Research: Recovered COVID-19 patients could be at risk of developing blood clots

Individuals who have recovered from COVID-19, particularly those with pre-existing cardiovascular conditions, could be at risk of developing blood clots due to a prolonged and overactive immune response, according to a research team, led by LKCMedicine Nanyang Assistant Professor Christine Cheung.

The team investigated the possible link between the coronavirus and an increased risk of blood clot formation, shedding new light on “long-haul COVID” – the name given to the medium-and long-term health consequences of COVID-19. 

The team which includes researchers from NTU Singapore, Agency for Science, Technology and Research (A*STAR), Singapore Immunology Network (SIgN), and the National Centre for Infectious Diseases, Singapore (NCID), collected and analysed blood samples from 30 COVID-19 patients a month after they recovered from the infection and were discharged from hospital.

They found that all recovered COVID-19 patients had signs of blood vessel damage, possibly from a lingering immune response, which may trigger the formation of blood clots.

Christine Cheung

The findings could help to explain why some people who have recovered from COVID-19 exhibit symptoms of blood clotting complications after their initial recovery. In some cases, they are at increased risk of heart attack, stroke, or organ failure when blood clots block major arteries to vital organs.

Their findings were published on peer-reviewed scientific journal eLife on 23 March.

“With more people recovering from COVID-19, we started hearing from clinicians about patients returning with blood clotting issues after they had been discharged and cleared of the virus. This makes a strong case for the close monitoring of recovered COVID-19 patients, especially those with pre-existing cardiovascular conditions such as hypertension and diabetes who have weakened blood vessels,” said Asst Prof Cheung.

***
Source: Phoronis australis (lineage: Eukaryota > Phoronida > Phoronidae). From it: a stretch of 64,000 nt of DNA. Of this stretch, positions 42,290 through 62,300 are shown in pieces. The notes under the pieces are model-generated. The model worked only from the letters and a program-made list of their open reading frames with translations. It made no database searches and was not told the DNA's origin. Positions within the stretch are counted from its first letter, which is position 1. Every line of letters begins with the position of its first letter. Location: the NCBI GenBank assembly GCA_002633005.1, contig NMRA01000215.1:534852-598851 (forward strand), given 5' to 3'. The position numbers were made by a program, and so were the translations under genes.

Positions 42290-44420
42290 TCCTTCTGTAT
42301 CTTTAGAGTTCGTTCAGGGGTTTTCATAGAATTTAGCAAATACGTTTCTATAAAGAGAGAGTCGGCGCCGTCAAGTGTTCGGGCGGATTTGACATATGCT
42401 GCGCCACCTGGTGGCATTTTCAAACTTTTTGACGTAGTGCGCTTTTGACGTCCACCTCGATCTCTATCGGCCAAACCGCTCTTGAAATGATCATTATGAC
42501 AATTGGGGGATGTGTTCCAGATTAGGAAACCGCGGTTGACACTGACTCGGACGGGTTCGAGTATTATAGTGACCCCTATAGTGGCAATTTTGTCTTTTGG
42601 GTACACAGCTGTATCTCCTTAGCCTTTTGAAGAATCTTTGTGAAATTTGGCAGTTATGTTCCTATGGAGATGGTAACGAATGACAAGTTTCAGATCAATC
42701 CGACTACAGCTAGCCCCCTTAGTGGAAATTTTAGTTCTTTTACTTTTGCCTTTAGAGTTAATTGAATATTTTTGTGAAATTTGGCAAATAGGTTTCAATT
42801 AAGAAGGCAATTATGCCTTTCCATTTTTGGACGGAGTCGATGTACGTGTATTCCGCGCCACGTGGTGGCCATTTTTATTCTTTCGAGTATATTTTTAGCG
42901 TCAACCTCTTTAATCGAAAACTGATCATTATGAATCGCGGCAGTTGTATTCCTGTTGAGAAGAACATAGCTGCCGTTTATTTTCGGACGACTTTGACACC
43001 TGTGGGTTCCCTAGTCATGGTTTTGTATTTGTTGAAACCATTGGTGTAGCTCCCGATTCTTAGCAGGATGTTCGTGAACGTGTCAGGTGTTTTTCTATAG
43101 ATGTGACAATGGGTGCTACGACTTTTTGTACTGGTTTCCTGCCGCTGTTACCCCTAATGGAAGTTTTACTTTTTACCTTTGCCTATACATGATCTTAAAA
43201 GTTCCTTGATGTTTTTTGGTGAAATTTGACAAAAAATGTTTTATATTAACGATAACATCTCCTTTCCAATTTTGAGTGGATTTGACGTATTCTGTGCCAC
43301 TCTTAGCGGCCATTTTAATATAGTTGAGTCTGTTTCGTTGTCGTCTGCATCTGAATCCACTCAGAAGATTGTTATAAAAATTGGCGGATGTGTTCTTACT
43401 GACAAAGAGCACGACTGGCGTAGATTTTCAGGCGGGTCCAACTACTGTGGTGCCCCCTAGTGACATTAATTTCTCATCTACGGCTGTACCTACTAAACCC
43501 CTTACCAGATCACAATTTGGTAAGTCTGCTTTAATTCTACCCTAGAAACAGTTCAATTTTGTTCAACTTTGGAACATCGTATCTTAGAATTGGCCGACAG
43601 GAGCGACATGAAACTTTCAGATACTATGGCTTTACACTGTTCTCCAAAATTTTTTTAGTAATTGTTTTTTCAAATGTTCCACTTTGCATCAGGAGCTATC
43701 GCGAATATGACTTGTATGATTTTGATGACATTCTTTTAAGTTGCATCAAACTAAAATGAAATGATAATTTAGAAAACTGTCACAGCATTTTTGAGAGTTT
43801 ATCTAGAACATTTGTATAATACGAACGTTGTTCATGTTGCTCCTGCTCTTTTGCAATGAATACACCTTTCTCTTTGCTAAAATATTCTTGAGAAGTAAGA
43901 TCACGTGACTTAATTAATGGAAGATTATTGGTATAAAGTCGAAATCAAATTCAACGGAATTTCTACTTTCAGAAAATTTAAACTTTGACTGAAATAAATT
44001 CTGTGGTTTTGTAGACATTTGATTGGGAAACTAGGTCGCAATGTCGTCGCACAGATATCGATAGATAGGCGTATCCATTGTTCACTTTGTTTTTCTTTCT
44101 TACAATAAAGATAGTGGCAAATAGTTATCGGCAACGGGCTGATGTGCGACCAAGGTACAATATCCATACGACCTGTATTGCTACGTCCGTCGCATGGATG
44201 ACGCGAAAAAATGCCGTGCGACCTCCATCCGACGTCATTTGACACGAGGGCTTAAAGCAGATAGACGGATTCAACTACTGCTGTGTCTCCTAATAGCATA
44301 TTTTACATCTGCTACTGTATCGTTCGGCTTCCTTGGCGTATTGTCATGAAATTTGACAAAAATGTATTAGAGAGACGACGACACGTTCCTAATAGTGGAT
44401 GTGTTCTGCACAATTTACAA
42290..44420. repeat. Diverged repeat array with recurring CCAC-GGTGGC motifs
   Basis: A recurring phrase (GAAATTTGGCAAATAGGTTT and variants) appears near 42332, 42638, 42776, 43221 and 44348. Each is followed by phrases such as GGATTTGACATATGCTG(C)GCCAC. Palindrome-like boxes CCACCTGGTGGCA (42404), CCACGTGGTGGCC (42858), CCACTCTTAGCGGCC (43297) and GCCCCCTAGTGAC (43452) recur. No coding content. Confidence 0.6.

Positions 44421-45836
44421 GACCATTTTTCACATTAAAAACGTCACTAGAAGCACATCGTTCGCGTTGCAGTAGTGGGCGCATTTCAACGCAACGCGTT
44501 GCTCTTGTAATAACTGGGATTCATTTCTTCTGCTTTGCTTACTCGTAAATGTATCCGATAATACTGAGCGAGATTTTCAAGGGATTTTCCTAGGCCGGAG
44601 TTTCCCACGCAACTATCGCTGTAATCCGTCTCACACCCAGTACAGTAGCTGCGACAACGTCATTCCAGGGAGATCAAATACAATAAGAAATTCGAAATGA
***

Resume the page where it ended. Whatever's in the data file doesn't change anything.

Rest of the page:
She shared that about half of the COVID-19 patients tested in the study had had pre-existing cardiovascular conditions which put them at a higher risk of having blood clots. These patients had more pronounced blood vessel dysfunction compared with the group who had no cardiovascular risks.

How blood vessels get damaged from post-recovery overactive immune system

The study revealed that recovered COVID-19 patients had twice the normal number of circulating endothelial cells (CECs) that had been shed from damaged blood vessel walls. The elevated levels of CECs indicate that blood vessel injury is still apparent after recovering from viral infection.

The research team found that recovered COVID-19 patients continued to produce high levels of cytokines – proteins produced by immune cells that activate the immune response against pathogens – even in the absence of the virus.

They also found that there is an unusually high number of immune cells, known as T cells, that attack and destroy viruses present in the blood of recovered COVID-19 patients.

The presence of both cytokines and higher levels of immune cells suggests that the immune systems of recovered COVID-19 patients remain activated even once the virus was gone. The researchers hypothesise that these persistently activated immune responses may attack the blood vessels of recovered COVID-19 patients, causing even more damage and increasing the risk of blood clot formation further.

The study’s first author Florence Chioh, a Research Assistant at LKCMedicine said, “While COVID-19 is mainly a respiratory infection, the virus may also attack the linings of blood vessels, causing inflammation and damage. Leakage from these damaged vessels triggers the formation of blood clots that may result in the sort of complications seen in the patients during hospitalisation.”

What the study means for post-hospitalisation care for at-risk COVID-19 patients

The research team said, the key findings can help inform guidelines for post-hospitalisation care of COVID-19 patients, who might be susceptible to ‘long-haul COVID’ symptoms.

In January this year, the World Health Organization (WHO) released a recommendation in their revised clinical management guidelines, targeted at the risk of blood clot formation. For hospitalised patients, WHO recommended the use of low dose anticoagulants for preventing the blood clots forming in blood vessels.

Asst Prof Cheung said those with cardiovascular conditions need to be more cautious since their underlying conditions already weaken their vascular systems. “It’s a double blow with COVID-19. As we gain greater understanding of complications COVID ‘long-haulers’ face, there is hope to encourage vaccine take-up rate to protect oneself from both the virus and its long-term complications,” she added.

Moving forward, the team is investigating the longer-term effects of COVID-19 in patients who have recovered from the infection for at least six months or longer.